Although Obama has tacked to the center (read: right) during the campaign season, other of his drug policy positions remain superior to McCain's. Obama supported lifting the ban on federal funding of needle exchanges; McCain did not address it. Obama explicitly supports drug courts; McCain does not, although he has stated he thinks too many drug users -- not drug dealers -- are in prison. Obama supported reducing the disparity between powder and crack cocaine offenders, even sponsoring a bill that would equalize sentences; McCain has not addressed the subject. Obama has said he would stop the raids on medical marijuana patients in California; McCain would not. Obama sees drug policy in the broader context of social justice; McCain has not opined on that idea.

Still, contrast Obama and McCain's drug policy positions with those of the Greens, the Libertarians, and the Ralph Nader campaign, and real differences emerge -- mainly between the bipartisan drug policy consensus and the three alternative campaigns.

For former US Rep. Cynthia McKinney (D-GA), now running as the Green Party presidential candidate, the Green Party platform lays out a clear drug reform agenda:

Law enforcement is placing too much emphasis on drug-related and petty street crimes, and not enough on prosecution of corporate, white collar, and environmental crimes. Defrauding someone of their life savings is the same as robbery.

Any attempt to combat crime must begin with restoration of community. We encourage positive approaches that build hope, responsibility and a sense of belonging. Prisons should be the sentence of last resort, reserved for violent criminals. Those convicted of nonviolent offenses should be handled by other programs including halfway houses, electronic monitoring, work-furlough, community service and restitution programs. Substance abuse should be addressed as a medical problem requiring treatment, not imprisonment, and a failed drug test should not result in revocation of parole. Incarcerated prisoners of the drug war should be released to the above programs.

Repeal state "Three Strikes" laws. Restore judicial discretion in sentencing, as opposed to mandatory sentencing. Stop forfeiture of the property of unconvicted suspects. It is state piracy and denial of due process.

Implement a moratorium on prison construction. The funds saved should be used for alternatives to incarceration.

We call for decriminalization of victimless crimes. For example, the possession of small amounts of marijuana.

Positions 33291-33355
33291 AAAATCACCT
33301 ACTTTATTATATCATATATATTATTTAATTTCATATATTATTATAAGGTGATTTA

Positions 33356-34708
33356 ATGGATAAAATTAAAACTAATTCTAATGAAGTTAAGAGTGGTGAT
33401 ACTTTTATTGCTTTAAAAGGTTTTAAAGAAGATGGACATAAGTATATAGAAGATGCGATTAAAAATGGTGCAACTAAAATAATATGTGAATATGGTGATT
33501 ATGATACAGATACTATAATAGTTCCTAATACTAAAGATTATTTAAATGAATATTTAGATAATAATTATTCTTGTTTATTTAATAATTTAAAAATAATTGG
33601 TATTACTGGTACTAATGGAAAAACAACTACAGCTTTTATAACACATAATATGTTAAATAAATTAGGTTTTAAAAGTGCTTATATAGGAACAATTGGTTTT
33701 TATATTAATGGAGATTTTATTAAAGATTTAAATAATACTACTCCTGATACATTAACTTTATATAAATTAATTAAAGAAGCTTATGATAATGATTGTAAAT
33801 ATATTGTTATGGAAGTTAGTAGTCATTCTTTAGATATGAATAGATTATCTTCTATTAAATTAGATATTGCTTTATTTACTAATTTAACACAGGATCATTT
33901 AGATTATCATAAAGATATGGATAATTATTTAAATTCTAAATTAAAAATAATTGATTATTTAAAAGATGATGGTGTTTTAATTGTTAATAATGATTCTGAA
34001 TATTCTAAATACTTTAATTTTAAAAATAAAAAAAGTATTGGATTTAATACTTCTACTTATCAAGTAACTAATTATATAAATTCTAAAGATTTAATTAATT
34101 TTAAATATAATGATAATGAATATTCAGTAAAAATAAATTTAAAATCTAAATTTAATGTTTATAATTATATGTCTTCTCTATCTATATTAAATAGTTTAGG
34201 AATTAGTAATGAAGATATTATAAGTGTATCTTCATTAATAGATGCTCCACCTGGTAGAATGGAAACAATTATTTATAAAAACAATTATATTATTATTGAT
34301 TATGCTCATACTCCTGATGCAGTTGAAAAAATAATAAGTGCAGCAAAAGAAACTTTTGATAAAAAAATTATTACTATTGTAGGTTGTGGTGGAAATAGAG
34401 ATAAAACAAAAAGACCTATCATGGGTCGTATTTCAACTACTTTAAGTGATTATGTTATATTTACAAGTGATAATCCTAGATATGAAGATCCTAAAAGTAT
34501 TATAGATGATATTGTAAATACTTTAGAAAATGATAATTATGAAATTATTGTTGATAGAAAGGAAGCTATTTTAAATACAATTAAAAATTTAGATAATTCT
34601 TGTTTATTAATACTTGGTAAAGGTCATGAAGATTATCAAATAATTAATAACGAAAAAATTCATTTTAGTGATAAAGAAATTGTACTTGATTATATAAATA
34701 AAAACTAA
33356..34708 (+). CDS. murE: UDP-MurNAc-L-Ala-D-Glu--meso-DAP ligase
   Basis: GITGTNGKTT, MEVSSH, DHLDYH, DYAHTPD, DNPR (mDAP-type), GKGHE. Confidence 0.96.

We call for legalization of industrial hemp and all its many uses.

We call for an end to the "war on drugs." We support expanded drug counseling and treatment.

Likewise, former US Rep. Bob Barr (R-GA), running as the Libertarian Party candidate, also has a strong drug reform platform:

Individuals should be free to make choices for themselves and to accept responsibility for the consequences of the choices they make. No individual, group, or government may initiate force against any other individual, group, or government. Our support of an individual's right to make choices in life does not mean that we necessarily approve or disapprove of those choices.

We support the protections provided by the Fourth Amendment to be secure in our persons, homes, and property. Only actions that infringe on the rights of others can properly be termed crimes. We favor the repeal of all laws creating "crimes" without victims, such as the use of drugs for medicinal or recreational purposes.

Government exists to protect the rights of every individual including life, liberty and property. Criminal laws should be limited to violation of the rights of others through force or fraud, or deliberate actions that place others involuntarily at significant risk of harm. Individuals retain the right to voluntarily assume risk of harm to themselves.... We oppose reduction of constitutional safeguards of the rights of the criminally accused.

American foreign policy should seek an America at peace with the world and its defense against attack from abroad. We would end the current US government policy of foreign intervention, including military and economic aid. We recognize the right of all people to resist tyranny and defend themselves and their rights. We condemn the use of force, and especially the use of terrorism, against the innocent, regardless of whether such acts are committed by governments or by political or revolutionary groups. [Ed: Presumably portions of this plank can be taken to have bearing on the US-imposed international drug war.]

Like the Greens and the Libertarians, the Ralph Nader campaign has a solid drug reform platform, as suggested by its title, "The Failed War on Drugs:"